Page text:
2012-11-08 22:30:27.000 – Stephen Lanciani, Summit Intern
The philosophy of the Observatory kitchen
As we begin to enter the winter season here on the summit, many changes begin to take place not only with the weather, but also with staffing at the Observatory. Our weekly staff has gotten smaller and smaller because of the transition from summer scheduling to winter scheduling. Seeing as there are only a handful of us this week, I, as the dedicated intern that I am, decided to step up to the plate tonight and cook dinner to show that interns have more uses than you think!
I have always loved cooking and spent many a night watching Emeril and frantically writing down recipes. Yes, I now know that I could have just looked them up online after the show, but this was more fun! There have been many occasions where I have cooked for my family, and now I frequently try cooking new things for my girlfriend and myself on my off weeks. Now, I decided to take my skills to the Observatory kitchen! After some online browsing for recipes, I settled on herb-crusted pork tenderloin. It turned out to be easier than I thought, so I had plenty of time to make some mashed potatoes, broccoli, and salad to go with it. I also whipped up a honey-lemon glaze to go on top in case the pork was too dry. All in all everything came out great, and I found that the most difficult part was timing everything to finish at 7 ‘o clock (our nightly scheduled dinner time).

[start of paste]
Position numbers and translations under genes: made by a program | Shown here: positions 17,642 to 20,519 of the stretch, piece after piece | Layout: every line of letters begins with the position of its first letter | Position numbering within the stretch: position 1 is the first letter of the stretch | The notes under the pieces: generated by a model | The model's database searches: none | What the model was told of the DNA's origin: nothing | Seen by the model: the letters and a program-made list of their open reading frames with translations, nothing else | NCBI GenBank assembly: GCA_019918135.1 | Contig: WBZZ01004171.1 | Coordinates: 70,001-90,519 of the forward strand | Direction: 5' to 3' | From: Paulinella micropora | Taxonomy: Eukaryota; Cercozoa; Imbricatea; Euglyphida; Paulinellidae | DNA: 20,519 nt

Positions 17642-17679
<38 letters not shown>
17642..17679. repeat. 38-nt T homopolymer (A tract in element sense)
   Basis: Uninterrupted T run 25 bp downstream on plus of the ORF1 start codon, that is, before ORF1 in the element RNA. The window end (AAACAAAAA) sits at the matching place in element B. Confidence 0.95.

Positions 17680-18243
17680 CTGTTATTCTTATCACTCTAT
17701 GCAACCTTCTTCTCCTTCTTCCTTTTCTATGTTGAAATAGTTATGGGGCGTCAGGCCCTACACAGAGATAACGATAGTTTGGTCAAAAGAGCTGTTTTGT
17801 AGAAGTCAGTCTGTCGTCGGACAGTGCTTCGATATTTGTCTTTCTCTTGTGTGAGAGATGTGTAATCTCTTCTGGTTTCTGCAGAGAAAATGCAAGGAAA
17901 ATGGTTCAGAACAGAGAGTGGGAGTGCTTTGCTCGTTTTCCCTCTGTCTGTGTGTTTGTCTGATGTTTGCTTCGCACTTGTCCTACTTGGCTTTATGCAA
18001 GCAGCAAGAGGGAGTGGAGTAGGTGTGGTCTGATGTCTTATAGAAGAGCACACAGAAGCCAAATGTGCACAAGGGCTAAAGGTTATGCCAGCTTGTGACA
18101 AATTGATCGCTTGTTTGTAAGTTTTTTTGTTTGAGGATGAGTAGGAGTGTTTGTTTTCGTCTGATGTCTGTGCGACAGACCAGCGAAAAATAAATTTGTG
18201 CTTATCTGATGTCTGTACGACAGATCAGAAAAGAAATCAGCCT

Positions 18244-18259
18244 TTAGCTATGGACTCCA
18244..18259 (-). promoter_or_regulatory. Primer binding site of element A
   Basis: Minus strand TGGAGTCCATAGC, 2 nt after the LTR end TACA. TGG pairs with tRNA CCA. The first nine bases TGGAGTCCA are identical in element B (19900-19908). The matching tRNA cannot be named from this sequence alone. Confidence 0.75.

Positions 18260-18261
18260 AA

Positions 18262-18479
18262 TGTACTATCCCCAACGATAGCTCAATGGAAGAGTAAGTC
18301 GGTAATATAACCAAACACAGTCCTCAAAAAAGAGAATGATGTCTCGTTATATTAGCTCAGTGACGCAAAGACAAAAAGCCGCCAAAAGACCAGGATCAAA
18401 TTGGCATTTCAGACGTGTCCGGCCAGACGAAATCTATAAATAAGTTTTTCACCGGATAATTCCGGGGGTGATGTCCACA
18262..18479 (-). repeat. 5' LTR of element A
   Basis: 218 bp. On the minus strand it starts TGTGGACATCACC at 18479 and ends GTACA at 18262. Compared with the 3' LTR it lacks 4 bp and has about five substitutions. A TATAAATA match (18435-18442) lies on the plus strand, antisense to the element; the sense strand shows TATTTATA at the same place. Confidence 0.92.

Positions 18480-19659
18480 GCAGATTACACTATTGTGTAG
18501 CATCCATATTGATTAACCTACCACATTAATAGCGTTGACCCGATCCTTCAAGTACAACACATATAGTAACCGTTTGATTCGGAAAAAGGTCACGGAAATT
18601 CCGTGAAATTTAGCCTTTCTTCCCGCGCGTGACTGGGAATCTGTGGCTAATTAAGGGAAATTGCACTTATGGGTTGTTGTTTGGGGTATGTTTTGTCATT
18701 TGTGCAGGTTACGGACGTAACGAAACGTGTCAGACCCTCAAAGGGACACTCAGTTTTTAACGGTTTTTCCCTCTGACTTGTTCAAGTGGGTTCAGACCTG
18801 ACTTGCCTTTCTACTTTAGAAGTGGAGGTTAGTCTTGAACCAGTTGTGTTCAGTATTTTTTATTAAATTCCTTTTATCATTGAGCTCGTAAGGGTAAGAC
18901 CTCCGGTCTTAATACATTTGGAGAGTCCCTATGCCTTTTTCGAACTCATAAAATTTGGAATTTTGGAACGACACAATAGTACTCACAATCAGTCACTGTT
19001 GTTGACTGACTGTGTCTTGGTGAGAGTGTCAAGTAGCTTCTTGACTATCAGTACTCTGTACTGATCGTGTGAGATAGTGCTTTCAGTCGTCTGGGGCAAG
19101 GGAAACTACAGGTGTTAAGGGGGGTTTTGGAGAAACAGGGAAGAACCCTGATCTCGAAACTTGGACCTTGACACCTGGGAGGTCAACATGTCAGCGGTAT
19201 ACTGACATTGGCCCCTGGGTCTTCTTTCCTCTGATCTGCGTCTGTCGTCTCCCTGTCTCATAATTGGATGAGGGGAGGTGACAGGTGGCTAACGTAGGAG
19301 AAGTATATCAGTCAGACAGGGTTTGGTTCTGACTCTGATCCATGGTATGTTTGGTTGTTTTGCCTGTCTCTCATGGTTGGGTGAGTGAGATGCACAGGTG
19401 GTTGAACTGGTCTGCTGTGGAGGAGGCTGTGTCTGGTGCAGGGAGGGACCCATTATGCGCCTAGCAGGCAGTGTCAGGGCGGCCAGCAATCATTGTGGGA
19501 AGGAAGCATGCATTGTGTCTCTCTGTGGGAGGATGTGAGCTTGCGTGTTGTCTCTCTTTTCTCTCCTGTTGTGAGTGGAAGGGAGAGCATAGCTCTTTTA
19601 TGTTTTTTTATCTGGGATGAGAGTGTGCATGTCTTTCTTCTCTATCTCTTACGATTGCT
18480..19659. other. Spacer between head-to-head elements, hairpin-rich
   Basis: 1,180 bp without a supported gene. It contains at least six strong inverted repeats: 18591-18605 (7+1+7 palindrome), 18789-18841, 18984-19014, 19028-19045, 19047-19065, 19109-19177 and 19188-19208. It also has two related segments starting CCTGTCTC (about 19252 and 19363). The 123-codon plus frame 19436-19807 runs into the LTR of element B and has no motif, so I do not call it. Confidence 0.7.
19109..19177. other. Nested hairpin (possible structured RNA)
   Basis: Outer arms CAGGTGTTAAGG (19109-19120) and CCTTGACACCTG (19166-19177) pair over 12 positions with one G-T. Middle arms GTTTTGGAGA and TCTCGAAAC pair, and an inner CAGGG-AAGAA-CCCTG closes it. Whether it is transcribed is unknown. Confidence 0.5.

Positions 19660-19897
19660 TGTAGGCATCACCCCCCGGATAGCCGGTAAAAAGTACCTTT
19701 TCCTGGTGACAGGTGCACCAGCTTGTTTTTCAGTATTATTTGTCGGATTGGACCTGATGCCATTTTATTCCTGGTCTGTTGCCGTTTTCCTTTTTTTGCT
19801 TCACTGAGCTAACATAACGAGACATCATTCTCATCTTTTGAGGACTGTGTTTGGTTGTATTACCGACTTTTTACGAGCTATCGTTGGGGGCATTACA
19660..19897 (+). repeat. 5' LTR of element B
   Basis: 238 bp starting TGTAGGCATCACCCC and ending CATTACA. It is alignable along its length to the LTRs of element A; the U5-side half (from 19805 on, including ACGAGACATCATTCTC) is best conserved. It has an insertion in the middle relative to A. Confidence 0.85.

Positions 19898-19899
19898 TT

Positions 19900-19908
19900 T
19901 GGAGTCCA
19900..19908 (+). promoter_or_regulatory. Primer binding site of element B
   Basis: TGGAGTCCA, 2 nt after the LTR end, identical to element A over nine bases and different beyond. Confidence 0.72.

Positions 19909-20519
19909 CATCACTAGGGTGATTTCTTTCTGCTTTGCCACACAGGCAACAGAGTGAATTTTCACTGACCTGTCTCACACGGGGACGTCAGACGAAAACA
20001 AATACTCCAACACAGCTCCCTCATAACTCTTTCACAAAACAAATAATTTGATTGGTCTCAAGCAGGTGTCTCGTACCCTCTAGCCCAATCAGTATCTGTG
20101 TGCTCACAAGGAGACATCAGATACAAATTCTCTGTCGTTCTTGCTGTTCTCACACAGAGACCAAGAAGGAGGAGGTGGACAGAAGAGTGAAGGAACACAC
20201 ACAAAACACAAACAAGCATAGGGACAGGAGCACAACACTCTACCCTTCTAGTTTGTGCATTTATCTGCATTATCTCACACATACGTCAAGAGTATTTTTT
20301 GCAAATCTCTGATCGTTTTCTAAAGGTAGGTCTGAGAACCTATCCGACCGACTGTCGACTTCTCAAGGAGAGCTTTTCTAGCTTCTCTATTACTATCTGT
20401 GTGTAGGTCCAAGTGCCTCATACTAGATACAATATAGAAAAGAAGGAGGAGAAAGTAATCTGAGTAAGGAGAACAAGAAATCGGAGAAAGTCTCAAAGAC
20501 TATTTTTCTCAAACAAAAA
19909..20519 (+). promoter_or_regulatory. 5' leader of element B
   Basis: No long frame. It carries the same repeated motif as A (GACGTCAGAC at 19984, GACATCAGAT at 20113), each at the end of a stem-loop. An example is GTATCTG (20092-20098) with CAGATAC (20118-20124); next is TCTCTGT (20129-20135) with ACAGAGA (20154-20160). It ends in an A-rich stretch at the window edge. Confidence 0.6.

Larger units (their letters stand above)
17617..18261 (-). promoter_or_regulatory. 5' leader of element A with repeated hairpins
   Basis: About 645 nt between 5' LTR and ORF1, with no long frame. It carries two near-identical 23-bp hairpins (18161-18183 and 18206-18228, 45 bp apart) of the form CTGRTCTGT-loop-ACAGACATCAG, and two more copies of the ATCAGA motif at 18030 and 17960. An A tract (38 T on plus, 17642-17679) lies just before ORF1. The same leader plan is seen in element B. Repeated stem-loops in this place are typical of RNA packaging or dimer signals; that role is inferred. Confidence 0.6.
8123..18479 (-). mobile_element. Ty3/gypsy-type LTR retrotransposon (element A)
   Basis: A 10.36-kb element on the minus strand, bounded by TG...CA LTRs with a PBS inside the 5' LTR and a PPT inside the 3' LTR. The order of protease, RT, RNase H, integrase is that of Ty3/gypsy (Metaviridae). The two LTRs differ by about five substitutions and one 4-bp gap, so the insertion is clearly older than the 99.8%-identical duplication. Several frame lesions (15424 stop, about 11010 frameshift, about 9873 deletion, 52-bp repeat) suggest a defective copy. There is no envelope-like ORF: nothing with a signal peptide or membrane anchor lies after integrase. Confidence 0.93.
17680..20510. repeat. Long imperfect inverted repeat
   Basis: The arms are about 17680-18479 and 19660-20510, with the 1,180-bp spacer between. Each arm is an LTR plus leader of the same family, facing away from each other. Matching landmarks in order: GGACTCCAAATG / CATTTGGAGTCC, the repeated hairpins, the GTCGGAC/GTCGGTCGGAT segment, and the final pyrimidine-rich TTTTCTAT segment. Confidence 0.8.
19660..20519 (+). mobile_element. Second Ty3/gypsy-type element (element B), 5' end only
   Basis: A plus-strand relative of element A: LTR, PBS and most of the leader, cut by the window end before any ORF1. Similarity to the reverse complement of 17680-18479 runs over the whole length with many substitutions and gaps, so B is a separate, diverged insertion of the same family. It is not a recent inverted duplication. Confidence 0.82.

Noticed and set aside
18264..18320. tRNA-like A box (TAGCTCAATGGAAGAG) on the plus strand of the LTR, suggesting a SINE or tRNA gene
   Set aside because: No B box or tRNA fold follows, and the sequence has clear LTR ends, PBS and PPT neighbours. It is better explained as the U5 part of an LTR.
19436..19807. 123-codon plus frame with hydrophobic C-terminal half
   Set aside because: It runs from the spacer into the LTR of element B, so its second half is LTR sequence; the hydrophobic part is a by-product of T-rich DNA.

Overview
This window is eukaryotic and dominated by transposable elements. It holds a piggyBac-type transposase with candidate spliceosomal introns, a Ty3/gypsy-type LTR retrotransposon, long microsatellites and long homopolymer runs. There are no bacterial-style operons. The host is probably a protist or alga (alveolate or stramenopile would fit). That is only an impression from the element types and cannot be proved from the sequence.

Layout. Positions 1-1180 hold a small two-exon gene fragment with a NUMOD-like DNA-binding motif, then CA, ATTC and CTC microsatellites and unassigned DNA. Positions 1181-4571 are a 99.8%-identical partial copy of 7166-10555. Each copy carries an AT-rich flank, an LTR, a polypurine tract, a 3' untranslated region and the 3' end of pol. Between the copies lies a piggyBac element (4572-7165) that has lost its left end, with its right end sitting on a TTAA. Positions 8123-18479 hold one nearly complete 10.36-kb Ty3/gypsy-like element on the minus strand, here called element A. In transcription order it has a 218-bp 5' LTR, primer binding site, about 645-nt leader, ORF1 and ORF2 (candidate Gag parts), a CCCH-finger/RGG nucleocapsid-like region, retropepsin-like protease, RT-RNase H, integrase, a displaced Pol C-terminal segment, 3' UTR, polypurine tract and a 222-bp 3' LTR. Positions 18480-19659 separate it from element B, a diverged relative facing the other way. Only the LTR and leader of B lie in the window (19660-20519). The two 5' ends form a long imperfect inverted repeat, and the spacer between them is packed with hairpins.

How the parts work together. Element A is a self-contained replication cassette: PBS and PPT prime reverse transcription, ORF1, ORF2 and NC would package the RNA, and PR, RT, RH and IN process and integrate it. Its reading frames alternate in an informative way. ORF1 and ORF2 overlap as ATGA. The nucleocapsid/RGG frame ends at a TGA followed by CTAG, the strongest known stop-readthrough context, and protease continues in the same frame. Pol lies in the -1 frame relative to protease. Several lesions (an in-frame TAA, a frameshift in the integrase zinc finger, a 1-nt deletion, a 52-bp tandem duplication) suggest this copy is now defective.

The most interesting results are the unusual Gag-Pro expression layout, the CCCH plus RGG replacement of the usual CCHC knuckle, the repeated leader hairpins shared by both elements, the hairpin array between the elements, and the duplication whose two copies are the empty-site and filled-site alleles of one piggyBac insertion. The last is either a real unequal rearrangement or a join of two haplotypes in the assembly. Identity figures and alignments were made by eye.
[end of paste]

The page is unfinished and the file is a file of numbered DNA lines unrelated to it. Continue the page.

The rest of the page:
I realized afterward however, that I only cooked for myself and the three observers. In the winter, the number of people up here can often reach the maximum of 17 when there are overnight EDUTRIPS. Cooking for four isn’t difficult, but cooking for 17 is another story. I can’t even imagine all of the extra time and effort that needs to be to put into prepping, cooking, and cleaning. It is this thought that makes me say a big THANK YOU to all of the VOLUNTEERS, past and future. All of your hard work and help is greatly appreciated by the entire crew, and we thank you for thinking of us and bringing the comforts of home to the rockpile.
Stephen Lanciani, Summit Intern